‘’I can run twice as many Ngunis as I can run anything else,’’ he explains. “So I have two Nguni weaners to one other – I have more meat. It’s about kilograms per hectares.” For farm manager Frans Botha, the Nguni’s most important characteristic is the ease with which cows calve, making management not only easy, but all but unnecessary. ‘’That’s what’s so nice about the Nguni – the calf size is small,’’ he says. ‘’You don’t have calving problems. They just pop out.’’
The Ngunis on Mkulu Kei are run in a single herd that includes 163 breeding females and four bulls in a high density grazing system. Cattle are placed in small 2ha-4ha camps around water sources. They’re moved to a new camp every two to three days on average. This reduces grazing and increases hoof action.
According to Clive this grazing technique attempts to mimic what would have happened in a natural and undisturbed ecosystem. In the past, a herd of buffalo would come through and “clean everything up”, then man arrived on the scene, divided the land into blocks and stopped the process, he explains. But he has enough land to re-introduce the ‘old’, natural ways, he adds.
Cattle on Mkulu Kei benefit from a standard inoculation programme. They receive a protein lick in winter and phosphate lick in summer and the herd is spray dipped every two to three weeks on average. The herd isn’t managed within defined breeding seasons and calves are weaned at approximately six months. Most heifers are currently retained, as Clive wants to boost the herd to 400 breeding females.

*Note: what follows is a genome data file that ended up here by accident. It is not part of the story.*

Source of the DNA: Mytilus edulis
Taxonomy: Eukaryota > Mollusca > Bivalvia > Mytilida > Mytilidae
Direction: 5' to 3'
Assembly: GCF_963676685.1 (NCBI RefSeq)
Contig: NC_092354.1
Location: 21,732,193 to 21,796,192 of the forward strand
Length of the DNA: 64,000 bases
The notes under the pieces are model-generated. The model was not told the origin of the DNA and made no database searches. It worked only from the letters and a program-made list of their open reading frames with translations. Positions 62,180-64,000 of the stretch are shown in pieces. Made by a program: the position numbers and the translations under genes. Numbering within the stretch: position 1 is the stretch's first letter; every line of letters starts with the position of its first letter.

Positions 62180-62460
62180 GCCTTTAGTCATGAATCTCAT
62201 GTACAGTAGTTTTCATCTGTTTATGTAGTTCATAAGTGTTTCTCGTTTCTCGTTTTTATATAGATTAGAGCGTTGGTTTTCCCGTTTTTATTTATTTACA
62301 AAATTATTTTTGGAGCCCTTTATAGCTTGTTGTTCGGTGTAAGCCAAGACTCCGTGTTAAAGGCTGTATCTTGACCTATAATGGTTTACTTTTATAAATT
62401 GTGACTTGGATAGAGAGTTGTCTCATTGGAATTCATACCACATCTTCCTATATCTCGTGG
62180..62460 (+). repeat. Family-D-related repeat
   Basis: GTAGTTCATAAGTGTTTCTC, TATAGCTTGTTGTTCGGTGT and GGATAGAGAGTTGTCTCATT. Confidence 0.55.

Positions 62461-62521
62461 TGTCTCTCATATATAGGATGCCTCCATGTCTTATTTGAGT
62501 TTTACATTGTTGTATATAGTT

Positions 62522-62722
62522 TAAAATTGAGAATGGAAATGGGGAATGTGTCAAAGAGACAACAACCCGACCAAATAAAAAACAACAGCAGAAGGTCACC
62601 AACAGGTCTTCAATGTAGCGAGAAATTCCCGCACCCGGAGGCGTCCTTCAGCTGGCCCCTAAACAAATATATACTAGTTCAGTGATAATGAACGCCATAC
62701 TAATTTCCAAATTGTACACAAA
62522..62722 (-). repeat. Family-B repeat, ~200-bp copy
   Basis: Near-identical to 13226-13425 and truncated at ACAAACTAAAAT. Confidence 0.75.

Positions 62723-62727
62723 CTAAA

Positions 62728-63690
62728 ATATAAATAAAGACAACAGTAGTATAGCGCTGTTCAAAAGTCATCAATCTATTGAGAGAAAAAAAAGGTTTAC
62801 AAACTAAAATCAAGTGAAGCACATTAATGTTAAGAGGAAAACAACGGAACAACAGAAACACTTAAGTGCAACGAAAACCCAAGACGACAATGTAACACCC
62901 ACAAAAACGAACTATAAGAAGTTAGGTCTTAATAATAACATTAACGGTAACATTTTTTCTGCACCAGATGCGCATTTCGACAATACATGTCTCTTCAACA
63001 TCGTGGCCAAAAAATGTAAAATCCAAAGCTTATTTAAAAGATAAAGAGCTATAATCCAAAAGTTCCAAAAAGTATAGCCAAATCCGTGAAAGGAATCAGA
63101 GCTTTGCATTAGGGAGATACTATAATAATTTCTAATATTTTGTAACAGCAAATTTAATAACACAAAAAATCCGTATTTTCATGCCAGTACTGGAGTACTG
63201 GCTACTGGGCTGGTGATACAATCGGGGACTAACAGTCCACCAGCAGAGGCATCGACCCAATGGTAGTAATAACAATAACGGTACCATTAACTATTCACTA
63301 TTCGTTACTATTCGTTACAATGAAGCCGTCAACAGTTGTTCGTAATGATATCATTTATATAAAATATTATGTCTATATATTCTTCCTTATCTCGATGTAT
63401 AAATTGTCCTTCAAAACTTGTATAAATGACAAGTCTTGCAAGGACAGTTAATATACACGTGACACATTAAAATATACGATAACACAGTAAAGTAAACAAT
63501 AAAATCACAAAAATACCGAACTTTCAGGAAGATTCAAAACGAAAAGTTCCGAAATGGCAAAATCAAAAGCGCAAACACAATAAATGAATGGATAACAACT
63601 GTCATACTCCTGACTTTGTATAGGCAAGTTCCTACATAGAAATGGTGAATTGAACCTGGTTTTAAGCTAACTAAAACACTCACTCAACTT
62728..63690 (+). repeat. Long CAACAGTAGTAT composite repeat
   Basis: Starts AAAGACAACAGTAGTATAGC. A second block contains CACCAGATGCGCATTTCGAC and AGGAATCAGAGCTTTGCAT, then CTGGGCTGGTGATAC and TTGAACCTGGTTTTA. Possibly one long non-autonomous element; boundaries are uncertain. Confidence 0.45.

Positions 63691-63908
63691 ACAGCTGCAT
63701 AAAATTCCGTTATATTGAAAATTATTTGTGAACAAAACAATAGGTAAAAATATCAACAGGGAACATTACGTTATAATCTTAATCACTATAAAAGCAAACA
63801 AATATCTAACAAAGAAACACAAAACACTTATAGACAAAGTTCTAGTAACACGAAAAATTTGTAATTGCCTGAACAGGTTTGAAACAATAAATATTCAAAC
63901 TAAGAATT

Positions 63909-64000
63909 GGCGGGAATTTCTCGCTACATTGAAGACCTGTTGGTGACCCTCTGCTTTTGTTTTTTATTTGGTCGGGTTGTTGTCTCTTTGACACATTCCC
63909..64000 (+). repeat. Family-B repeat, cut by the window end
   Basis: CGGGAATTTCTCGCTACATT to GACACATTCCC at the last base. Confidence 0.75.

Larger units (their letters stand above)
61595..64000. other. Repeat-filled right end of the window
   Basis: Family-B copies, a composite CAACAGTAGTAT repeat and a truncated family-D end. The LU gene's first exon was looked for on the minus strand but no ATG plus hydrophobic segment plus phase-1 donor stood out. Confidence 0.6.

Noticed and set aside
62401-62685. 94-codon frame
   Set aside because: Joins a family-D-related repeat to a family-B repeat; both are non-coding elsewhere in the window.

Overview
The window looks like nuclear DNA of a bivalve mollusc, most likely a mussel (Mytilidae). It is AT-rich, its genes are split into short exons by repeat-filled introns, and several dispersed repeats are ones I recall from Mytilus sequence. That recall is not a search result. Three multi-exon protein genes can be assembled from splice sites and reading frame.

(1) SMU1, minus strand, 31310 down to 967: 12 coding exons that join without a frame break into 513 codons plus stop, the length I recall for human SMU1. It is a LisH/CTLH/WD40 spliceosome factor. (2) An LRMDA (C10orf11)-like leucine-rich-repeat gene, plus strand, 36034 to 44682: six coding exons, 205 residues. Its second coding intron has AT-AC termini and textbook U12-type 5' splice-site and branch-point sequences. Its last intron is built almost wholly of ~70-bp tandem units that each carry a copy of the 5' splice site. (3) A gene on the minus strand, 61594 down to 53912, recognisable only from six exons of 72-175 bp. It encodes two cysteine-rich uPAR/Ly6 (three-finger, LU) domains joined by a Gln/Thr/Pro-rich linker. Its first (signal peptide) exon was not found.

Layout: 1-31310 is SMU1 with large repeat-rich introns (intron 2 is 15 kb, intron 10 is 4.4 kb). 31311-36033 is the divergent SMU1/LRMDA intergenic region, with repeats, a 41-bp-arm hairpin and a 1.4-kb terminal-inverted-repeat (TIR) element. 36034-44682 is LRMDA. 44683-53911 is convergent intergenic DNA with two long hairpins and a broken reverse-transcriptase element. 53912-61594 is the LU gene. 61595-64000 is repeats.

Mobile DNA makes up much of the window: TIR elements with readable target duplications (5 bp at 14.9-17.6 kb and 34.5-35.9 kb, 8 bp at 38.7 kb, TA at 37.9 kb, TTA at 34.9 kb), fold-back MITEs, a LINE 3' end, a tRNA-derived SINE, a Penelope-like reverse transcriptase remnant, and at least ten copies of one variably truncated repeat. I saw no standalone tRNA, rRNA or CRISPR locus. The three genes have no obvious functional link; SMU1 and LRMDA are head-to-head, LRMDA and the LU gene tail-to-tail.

Mkulu Kei is also home to cattle handling facilities based on a design by Temple Grandid, a world leading designer of livestock handling facilities based at Colorado State University in the US. “The facilities are aimed at keeping cattle’s stress levels to the bare minimum,” explains Frans. The entire facility is covered in black conveyor belting to decrease the possibility of any disturbance from the outside. It’s also designed in curves to ensure that animals can’t see what is at the end until reaching it.
Contact Clive Webster on 043 841 1382.
Sources: www.grandin-livestockhandlingsystems.com; Guide to Grasses of Southern Africa, by Frits van Oudtshoorn; Trees of Southern Africa, by Keith Coates Palgrave; and Field Guide to Wild Flowers of South Africa, by John Manning.